11 community health centers will close this summer

According to Nunavut’s Minister of Health, 11 of Nunavut’s 25 communities will have their health centers temporarily closed over the summer due to staffing shortages.

Igloolik, Whale Cove, Kimmirut, Chesterfield Inlet, Sanikiluaq, Pangnirtung, Grise Fiord, Kinngait, Gjoa Haven, Pond Inlet and Coral Harbor will all see closures this summer, Health Minister John Main told Nunatsiaq News.

“I understand the importance of health centers and I really regret that this has to happen,” Main told the legislature on Monday in response to a question about health center closures posed by Amittuq MP Joelie Kaernerk.

Some communities will be closed for weeks and others for days, Main said, adding that he is reluctant to be more specific because the length of closures can change.

There will still be staff at health centers during the closures, but they will only focus on emergencies and life-threatening situations, Main said.

During the shutdowns, some services will be unavailable or delayed, Main said.

The closures are due to shortages of nurses in communities, Main said. He added that the lack of nurses available to come to the communities and staff burnout are two of the main reasons for this shortage.

The lack of available health personnel is a problem being addressed not only in Nunavut, but across Canada, he added.

But the root of the challenge is that the GN is struggling to maintain the number of nurses needed for Nunavut’s growing communities, Main said, adding that health infrastructure is not growing alongside communities.

“It’s been a concern for quite a while,” Main said.

“It’s something we need to tackle as the Department of Health.”

For chronic health issues, such as getting prescriptions, Main recommended contacting health center staff before closing time. He added that otherwise these services will be delayed or will have to be performed virtually.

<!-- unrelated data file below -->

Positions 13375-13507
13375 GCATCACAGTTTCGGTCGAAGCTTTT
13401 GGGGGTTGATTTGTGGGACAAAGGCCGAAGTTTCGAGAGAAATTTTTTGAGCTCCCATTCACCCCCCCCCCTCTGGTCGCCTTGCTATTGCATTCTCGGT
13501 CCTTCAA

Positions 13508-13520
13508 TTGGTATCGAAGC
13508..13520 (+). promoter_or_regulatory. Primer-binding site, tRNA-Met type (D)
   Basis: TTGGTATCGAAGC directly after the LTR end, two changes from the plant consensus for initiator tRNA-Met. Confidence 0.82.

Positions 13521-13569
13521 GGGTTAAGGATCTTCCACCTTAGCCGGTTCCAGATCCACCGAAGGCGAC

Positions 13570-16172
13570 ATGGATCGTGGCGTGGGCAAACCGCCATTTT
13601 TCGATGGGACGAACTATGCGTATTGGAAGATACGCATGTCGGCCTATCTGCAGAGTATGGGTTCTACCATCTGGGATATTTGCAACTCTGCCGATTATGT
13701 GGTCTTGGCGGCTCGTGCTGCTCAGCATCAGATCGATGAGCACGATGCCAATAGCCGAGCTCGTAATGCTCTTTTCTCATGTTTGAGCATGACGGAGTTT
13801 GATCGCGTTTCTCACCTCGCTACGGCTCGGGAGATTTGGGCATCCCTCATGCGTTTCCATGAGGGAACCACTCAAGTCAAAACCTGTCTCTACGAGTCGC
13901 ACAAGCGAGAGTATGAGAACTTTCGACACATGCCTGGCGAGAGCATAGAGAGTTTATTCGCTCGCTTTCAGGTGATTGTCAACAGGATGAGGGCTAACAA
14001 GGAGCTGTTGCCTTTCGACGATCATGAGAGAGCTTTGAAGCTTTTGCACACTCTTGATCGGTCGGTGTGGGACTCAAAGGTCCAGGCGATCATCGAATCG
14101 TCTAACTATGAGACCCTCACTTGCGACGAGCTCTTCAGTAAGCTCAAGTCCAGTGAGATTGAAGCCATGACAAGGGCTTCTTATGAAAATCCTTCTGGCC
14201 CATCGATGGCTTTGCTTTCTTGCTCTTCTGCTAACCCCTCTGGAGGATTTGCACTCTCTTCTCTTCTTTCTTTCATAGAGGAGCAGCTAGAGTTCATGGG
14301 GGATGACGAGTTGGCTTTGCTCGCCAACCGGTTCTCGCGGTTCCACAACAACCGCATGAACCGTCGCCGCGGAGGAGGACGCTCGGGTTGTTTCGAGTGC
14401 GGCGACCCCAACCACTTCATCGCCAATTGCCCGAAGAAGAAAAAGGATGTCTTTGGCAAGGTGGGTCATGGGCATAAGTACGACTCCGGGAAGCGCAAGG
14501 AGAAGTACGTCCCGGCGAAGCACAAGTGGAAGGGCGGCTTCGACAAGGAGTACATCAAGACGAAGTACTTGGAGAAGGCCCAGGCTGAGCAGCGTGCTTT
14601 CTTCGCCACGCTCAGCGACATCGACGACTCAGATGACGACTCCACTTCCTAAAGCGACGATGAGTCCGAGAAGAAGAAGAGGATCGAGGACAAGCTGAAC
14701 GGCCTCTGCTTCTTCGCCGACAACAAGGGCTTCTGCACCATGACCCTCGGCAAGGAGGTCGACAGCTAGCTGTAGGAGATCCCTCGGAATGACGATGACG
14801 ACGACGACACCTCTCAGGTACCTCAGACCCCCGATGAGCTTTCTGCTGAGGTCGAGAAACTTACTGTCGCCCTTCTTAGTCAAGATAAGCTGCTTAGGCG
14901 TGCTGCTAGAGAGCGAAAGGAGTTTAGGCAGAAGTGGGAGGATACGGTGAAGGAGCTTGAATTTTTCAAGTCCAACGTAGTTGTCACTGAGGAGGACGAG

To mitigate the reduction in services, the GN is reinstating a program it ran last year where two paramedics are provided to communities with closures, Main said. He added that the GN will also provide virtual health services to communities.

Doctor visits to communities where health centers are closed will also still take place, Main said.

To try to limit the duration of the closures or avoid them altogether, the GN has set up a task force, Main said.

He added that one of the initiatives of this working group includes the reassignment of staff from one community to another.

In order to help, community health staff also delayed his discharge, he said.

The department also runs a program where staff working in a community during the summer can bring a friend or family member to travel with them, with the GN covering the cost of that person’s flight.

“We did what we could to avoid that,” he said.

The problem of health center closures is not new. In 2021, two health centers closed during the summer and eight suffered service cuts due to the shortage of nurses.

Communities whose health centers will be closing will be notified two weeks in advance, Main said.

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